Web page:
>    Let someone ELSE worry about this serious issue.
>    And don't tell anyone about that youngster coming to school with bruises
>all over his/her body.  It isn't YOUR problem.
>    And next time you see a kid sniffing glue, ignore it.  After all, it is
>someone ELSE's problem.
>    And avoid telling anyone about that youngster getting pounded by those
>bullies.  I mean, if he actually dies, well then it is for the police and
>justice system to worry about.
>    And...since the judge is in an official capacity of a skating governing
>body, well just follow the example of the USFSA: it's not our responsibility
>to protect children from predators...even when they are under our control!!!
>    This issue really frosts me...and I get EXTREMELY upset at anyone who
>counsels others to ignore obvious and observable serious problems with ALL
>our youth.  Including...and especially...skaters who might be saved.
>    It is an abomination for ***s to so abandon kids this way.
>    IMO.

Well, it frosts and enrages me me that you should equate these things.   Judges
see skaters ON THE ICE, DOING THEIR PROGRAMS.    Judges are instructed/required
to be impartial observers of the SKATING.     During a competition, judges DO
NOT CONSORT with skaters.   They remain separate in order to try to maintain
impartiality and not to e*** ideas on anyone's part that they might have more
interest in Orestes than in Pompey.      Direct your anger at the people who
are actually in significant contact with the skaters as people.  

NOW ....... as a person, I may come in contact with a skater with whom I share
the ice, or who also takes from my coach, etc.      I may come actually to KNOW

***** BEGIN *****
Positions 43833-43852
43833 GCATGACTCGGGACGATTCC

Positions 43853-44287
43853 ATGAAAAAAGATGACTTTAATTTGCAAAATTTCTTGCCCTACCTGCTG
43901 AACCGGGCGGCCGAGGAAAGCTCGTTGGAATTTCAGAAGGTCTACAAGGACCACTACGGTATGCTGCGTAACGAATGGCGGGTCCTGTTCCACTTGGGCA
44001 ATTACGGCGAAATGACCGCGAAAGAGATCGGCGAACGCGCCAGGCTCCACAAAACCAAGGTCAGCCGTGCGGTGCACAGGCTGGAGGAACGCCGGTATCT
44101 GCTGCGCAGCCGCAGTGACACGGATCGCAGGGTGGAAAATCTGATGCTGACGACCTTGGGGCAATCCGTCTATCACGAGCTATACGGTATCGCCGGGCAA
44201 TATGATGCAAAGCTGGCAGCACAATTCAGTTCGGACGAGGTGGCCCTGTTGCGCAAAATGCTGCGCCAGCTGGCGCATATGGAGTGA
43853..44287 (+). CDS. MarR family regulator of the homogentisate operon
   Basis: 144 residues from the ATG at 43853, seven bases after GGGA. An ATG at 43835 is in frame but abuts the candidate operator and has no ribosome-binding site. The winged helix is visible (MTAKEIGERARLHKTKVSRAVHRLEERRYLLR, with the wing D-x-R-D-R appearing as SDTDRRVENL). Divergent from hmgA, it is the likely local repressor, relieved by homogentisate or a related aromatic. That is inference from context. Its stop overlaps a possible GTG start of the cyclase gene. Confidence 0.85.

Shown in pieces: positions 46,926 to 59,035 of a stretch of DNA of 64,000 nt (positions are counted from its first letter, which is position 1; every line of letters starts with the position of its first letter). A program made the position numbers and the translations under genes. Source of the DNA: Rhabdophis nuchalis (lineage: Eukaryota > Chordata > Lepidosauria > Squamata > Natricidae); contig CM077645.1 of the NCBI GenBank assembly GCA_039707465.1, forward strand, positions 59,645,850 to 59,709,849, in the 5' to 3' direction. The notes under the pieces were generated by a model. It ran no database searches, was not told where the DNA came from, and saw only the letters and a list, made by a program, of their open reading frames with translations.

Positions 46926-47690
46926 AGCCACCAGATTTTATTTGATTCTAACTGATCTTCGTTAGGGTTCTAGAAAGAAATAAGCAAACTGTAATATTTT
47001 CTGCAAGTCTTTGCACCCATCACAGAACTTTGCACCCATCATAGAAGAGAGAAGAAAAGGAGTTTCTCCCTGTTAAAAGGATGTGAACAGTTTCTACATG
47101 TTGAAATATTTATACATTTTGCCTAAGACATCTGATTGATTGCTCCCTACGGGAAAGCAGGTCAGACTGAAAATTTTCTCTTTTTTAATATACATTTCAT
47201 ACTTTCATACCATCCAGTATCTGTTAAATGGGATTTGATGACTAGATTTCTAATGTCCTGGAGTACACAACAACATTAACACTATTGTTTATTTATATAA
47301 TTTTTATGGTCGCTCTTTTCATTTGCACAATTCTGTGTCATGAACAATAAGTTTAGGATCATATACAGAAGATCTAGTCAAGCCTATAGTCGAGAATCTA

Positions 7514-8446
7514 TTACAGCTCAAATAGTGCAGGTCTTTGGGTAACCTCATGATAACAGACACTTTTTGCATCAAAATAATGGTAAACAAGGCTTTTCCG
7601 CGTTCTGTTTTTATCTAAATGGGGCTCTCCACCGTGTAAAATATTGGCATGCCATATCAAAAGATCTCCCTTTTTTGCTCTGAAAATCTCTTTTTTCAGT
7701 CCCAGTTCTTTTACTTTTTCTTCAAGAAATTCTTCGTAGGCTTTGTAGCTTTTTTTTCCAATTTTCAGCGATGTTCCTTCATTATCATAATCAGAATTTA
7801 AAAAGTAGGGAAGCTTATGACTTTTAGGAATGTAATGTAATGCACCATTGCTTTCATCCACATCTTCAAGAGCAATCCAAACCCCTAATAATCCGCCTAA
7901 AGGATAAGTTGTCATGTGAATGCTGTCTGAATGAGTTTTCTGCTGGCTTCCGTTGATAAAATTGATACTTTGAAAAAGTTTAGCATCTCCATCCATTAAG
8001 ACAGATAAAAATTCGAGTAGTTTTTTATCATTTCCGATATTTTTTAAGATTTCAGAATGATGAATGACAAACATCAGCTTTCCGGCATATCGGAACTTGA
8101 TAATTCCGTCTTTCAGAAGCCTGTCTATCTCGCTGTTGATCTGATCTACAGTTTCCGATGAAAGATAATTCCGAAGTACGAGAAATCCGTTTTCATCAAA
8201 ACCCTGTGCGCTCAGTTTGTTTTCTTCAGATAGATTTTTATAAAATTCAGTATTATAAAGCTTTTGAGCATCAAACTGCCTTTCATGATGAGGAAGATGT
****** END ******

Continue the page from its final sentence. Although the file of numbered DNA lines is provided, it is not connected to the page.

some skaters from my own club, I may have an opportunity to observe these
people doing something other than skating their program in a competition.   AS
A PERSON, I am free to express concern, to report suspected abuse, and I may
feel honor bound to do so  AS A PERSON.    The fact that I am also a judge is
in this instance a coincidence, because I am making my judgements from actual
concrete encounters.    

If my only contact with a skater is that I am sitting at a judges' table and
watching them do a program, I do not have the knowledge to make judgements
about ANYTHING BUT THE SKATING.    

Saying that "the judges should do this" is just as much a copout as you are
accusing others of.   Why pick on a group of people whose only "contact" is for
3 minutes, across an ice rink, doing a program?   Is it just easier to assume
that judges are responsible for everything?   Do the judges, once again, make
an easier scapegoat?  

janet

 
 
 

Really Skinny Skaters

Post by janet swan hi » Fri, 24 Nov 2000 04:00:00

Quote:
>Well, it frosts and enrages me me that you should equate these things.
>Judges
>see skaters ON THE ICE, DOING THEIR PROGRAMS.    Judges are
>instructed/required
>to be impartial observers of the SKATING.

It occurs to me that my earlier response to Posterboy was perhaps ambiguous.

I replied that it was not the judge's business to talk to coaches, etc. about a
really skinny skater.     Posterboy obviously interpreted this to be an
expression of "hey, don't bother me, it's not my responsibility."

What I meant was that it is INAPPROPRIATE for a judge to approach someone in
this way for such a reason in such circumstances.

Just as actors preserve "the fourth wall" ..... that is, operate as if there
were a wall between them and the audience, a part of maintaining credibility
and impartiality in the judging is for the judges -- when they are "on duty" --
(in this example, during a competition to which they are assigned) to remain
aloof from the skaters'  *personal* condition/circumstances.

There are other groups of people .... coaches, parents, other organizational
officials, club members, friends, etc., who are not obligated to remain aloof.